War. Two months later, on June 17, the regiment fought at the bloody Battle of Bunker Hill, suffering many casualties, including several officers who were killed.
A British regiment at that time usually had 12 companies. (A regimental history of the 52d says that in 1775 there were 56 privates per company.) Two of the companies generally stayed in the British Isles; 10 were on duty at the front.
Of the 10, two were special. One was a grenadier company, made up of taller men often used as shock troops in mass formations. The other was a light company, made up of smaller, more agile men often used as skirmishers or commandos.
There was great spirit among the men of the light companies, or "light bobs," as they were called. They dressed differently - sometimes wearing a short, red coat, unusual head gear and carrying a cut-down musket and tomahawk. And, as with most British troops, their outer coats and inner waistcoats bore buttons marked with their regiment's number.
"The light infantry were always in the front of the army," wrote Gen. Sir Martin Hunter, who as a 20-year-old lieutenant was the acting commander of the 52d's light company at the Battle of Germantown.
"We were always so near to the enemy that the men never pulled off their accouterments and were always ready to turn out at a minute's warning."
Often, during a campaign, the light companies and grenadier companies from several regiments were grouped together into special light battalions or grenadier battalions.
Such was the case in 1777. While the bulk of the 52d Regiment was fighting along the Hudson River in New York, its light and grenadier companies had been detached for service in the British campaign against Philadelphia. The 52d's light company was assigned with 11 other light companies to the Second Light Infantry Battalion.
In the predawn hours of Oct. 4, most of the 350 men of the battalion were camped in huts or tents on "Mount Pleasant" along Germantown Avenue in a section of Mount Airy, then called Bebberstown.
The Second Battalion was camped about a mile ahead of the rest of the 10,000-man British army in Germantown. The battalion itself had a small picket post with two cannons stationed at a big house farther ahead on Germantown Avenue at Allens Lane, near what is now the Lutheran Theological Seminary.
Out ahead of the advanced picket, toiling through the darkness, were 8,000 Americans under George Washington coming down Germantown Avenue looking for the British. The soldiers had marched all night, and some had a score to settle with the British light infantry.
The previous month, on Sept. 20, the Second Light Infantry Battalion, including the men of the 52d, had led a night bayonet attack on an American camp at Paoli, Chester County. Fifty-three Americans were killed, and about 100 were wounded.
No shots were fired by the British. Hunter wrote: "All was done with the bayonet." Another British soldier recalled: "I stuck them . . . like so many pigs . . . until the blood ran out of the touch hole of my musket."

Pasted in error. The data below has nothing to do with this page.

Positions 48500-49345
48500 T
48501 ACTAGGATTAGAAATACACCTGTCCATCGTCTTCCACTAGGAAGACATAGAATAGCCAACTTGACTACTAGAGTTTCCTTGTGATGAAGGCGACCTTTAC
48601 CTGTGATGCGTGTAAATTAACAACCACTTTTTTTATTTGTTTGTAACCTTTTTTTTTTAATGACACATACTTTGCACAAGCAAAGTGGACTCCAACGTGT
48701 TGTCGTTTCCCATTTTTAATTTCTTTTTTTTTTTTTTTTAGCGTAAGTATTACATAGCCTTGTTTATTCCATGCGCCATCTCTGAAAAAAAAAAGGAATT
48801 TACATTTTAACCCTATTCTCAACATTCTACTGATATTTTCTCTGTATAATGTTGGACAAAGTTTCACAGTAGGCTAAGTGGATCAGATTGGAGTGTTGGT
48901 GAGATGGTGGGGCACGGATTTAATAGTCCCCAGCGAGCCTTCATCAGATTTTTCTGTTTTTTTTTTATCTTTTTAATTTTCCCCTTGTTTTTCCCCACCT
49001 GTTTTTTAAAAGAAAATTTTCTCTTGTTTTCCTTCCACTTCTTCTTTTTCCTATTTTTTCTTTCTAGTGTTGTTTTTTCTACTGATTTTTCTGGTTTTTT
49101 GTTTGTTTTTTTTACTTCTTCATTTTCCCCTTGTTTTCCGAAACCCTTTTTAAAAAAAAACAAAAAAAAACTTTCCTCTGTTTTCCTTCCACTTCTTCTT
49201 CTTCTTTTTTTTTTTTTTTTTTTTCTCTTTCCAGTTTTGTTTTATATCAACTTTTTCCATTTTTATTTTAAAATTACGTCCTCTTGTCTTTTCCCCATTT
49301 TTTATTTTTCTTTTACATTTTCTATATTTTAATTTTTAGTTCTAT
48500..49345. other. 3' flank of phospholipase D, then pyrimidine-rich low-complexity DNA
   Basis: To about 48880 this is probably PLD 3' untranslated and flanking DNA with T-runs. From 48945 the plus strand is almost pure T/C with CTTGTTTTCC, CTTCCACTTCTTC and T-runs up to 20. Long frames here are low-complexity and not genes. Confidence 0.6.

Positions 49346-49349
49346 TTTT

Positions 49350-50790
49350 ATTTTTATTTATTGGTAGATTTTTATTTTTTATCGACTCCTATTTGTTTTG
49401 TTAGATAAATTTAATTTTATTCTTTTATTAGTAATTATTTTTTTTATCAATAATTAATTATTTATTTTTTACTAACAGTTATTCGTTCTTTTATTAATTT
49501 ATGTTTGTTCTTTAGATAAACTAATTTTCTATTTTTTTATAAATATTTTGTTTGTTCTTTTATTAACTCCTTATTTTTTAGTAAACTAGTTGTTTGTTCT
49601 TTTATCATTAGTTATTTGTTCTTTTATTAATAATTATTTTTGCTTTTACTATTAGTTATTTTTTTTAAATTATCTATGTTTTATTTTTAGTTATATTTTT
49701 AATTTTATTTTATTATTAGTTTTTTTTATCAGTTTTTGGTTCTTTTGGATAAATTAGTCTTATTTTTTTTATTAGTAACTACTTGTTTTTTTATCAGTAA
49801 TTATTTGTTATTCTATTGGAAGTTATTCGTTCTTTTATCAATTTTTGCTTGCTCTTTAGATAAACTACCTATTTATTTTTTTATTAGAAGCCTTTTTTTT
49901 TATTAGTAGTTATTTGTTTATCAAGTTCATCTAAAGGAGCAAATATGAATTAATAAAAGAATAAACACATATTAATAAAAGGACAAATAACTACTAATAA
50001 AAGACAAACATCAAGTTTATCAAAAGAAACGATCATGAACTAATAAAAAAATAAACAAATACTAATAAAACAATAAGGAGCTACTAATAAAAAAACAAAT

Two weeks later this still was fresh in the minds of the Americans marching to Germantown.
The battle began with an attack on the outlying British picket post, which fled. The Americans then collided with the rest of the light infantry battalion, which held for a time but eventually had to retreat. Here the Americans remembered Paoli.
The American Gen. Anthony Wayne, whose men had been the victims at Paoli, later wrote of their revenge at Germantown. "Our officers exerted themselves to save many of the poor (British) wretches, but . . . the rage and fury of the (American) soldiers were not to be restrained . . . at least not until great numbers of the enemy fell by their bayonets."
It was probably in this early stage of the battle that the soldier of the 52d died. The American attack continued on down Germantown Avenue but eventually was turned back, and Washington's army had to retreat. The battle was over by 10 a.m.
Two centuries later, Brian Crane had learned much that appeared likely about the man buried on the battlefield. But Crane found himself wondering more about him.
He wondered, but could not determine, how the man had died. Had he been shot? Had he been one of the "poor wretches" bayoneted by vengeful Continental soldiers?
"I wondered what his name was, where did he come from, what sort of life did he lead," Crane said. "It is quite possible he had a wife and children; I have no way of knowing that. . . . I wondered was he a sergeant or a private, had he been in the army very long.
"Sometimes I wondered what he would think if he knew what was going on with his body now, or if he knew that 200 years after his death he would be studied by archaeologists," Crane said. "I wondered a lot of things."
Crane graduated this spring from the University of Pennsylvania. But he'll be back in the fall as a graduate student. Maybe then some of those questions will be answered. Some, though, may never be answered.